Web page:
Immigrants feel welcome in America
After the Trump election Children of illegal US immigrants fear deportation
"Nobody can say what will happen to me if my work permit expires," says the 30-year-old Nigerian native. She has lived in Washington D.C. for 28 years. Her father came on a student visa. The family stayed in the US illegally when that visa expired. Marybeth grew up in the USA, she doesn't know her country of origin at all.
"As a result, of course, we forfeited the possibility of legal immigration. But I only realized that when I turned 13. My view of life has completely changed because I can't remember Nigeria at all. I have no point of contact with the country Now I have to prepare myself for the fact that I could be deported. That is very worrying. "
Residence permits under Obama
700,000 such people live in the United States. Children who entered the country as minors with their parents and have no legal status - but grew up here and feel like Americans. A problem that can only be solved permanently with a reform of the immigration laws. Since this was not possible with the Republican Congress, four years ago President Obama issued a so-called Executive Order, a presidential directive.
This directive, called DACA for short, provides that children who are illegally brought into the country by their parents as minors can receive a residence permit and a work permit. To do this, you have to report to the responsible authorities and register. It was a blessing for Claudia Qiunonez. She is 21 years old and came to Hyattsville, Maryland with her mother from Bolivia 11 years ago.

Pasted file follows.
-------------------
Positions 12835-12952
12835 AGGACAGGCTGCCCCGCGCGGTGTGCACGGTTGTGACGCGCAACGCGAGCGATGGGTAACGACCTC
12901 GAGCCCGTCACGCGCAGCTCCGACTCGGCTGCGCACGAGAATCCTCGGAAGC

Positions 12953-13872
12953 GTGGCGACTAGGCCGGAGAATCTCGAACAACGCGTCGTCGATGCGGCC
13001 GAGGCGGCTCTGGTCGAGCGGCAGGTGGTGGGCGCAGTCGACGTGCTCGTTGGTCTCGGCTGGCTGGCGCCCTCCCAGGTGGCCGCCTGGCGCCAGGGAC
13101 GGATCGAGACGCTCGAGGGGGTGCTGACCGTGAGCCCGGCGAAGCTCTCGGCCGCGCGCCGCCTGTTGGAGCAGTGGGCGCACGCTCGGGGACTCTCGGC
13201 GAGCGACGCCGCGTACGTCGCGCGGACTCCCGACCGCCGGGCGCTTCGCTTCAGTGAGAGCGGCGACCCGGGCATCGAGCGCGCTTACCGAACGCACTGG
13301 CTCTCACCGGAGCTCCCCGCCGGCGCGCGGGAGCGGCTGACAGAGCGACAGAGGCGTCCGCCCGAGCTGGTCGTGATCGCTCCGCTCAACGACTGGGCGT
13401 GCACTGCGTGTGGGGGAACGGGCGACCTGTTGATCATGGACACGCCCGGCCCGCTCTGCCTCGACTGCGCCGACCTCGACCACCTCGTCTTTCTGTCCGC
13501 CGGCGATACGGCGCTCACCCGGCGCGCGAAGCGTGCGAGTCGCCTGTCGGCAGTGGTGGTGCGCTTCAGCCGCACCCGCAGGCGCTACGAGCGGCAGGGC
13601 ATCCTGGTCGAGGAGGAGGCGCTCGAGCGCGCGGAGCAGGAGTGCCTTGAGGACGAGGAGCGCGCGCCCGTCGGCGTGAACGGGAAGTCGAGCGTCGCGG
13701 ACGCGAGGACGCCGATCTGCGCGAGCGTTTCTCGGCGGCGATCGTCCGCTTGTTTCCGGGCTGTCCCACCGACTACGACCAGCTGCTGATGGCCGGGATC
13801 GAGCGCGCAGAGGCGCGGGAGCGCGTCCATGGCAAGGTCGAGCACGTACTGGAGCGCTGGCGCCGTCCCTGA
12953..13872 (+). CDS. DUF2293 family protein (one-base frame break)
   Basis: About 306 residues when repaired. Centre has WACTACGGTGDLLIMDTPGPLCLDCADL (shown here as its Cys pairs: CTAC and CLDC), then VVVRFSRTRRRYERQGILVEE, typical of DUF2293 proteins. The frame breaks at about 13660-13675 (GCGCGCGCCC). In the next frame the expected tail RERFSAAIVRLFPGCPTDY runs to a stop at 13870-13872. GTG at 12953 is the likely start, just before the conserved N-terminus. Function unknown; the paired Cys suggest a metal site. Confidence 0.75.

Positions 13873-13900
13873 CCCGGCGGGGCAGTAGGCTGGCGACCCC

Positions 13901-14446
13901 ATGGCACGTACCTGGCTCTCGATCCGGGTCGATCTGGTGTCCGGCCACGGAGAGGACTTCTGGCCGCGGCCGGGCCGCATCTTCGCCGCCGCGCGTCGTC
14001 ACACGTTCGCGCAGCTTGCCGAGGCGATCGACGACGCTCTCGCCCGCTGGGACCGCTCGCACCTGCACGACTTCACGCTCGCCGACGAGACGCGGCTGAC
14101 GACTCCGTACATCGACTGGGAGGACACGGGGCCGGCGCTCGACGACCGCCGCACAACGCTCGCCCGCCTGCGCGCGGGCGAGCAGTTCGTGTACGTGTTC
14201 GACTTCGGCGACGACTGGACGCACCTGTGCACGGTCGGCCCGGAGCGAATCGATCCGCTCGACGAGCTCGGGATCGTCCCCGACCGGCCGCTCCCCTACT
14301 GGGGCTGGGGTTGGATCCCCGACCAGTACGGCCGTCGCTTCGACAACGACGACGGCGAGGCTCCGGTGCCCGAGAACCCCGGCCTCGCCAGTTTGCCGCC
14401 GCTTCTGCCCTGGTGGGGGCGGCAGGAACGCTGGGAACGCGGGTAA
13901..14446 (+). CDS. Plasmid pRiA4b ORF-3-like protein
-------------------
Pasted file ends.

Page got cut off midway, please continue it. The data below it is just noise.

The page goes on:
"I was finally able to get my driver's license. I'm now one year away from my political science degree. And I couldn't have done any of that without the DACA."
The procedure is clear: even if these children cannot help that their parents immigrated illegally, the DACA program also meant that they had to make themselves honest. They had to disclose all private information, including access to their accounts by the immigration authorities, said Marybeth: "You know where I live and who my friends are. You know where I work. You have access to my bank account. You have everything this information."
Now Marybeth and Claudia are afraid that Donald Trump will take his deportation policy seriously. As he explained in an interview with the television station CBS over the weekend: "We're going to deport people with criminal records, gangsters, drug dealers. That's a lot of people, probably two to three million. We'll get them out of the country . You are here illegally. "
"Everyone in Austin should feel welcome."
In fact, there are two million undocumented immigrants with a criminal record, most of them for minor, non-violent offenses such as shoplifting and driving without a license. You can be deported immediately. However, this has already happened under President Obama. Donald Trump has no answer to cases like Marybeth and Claudia because they evade his black and white election campaign slogans. The two young women grew up in the USA and feel like Americans, says Claudia Qiunonez: "The illegal life was hard. Because I felt like an American, I was an American teenager who grew up in the American school system. But I wasn't American because I didn't have a social security number. "
There are currently 150 cities and towns in the US that refuse to turn undocumented immigrants over to immigration authorities, including Austin, Texas. At a solidarity demonstration, Austin's Mayor Steve Adler is combative: "Everyone in Austin should feel safe and welcome."
But that could soon be over. Trump wants cities that give refuge to illegal immigrants no longer to give federal government grants in the future. The refugee activist Michelle Brane of the Women's Refugee Commission fears that Trump will initially crack down on: "I think nobody will listen to us in the discussion. And the focus of the debate will be on deportation and internment."
What happens to immigrants who have lived in the United States from childhood is not part of Trump's program. For the time being, they will have to live in grueling uncertainty in the country that they feel is their home.
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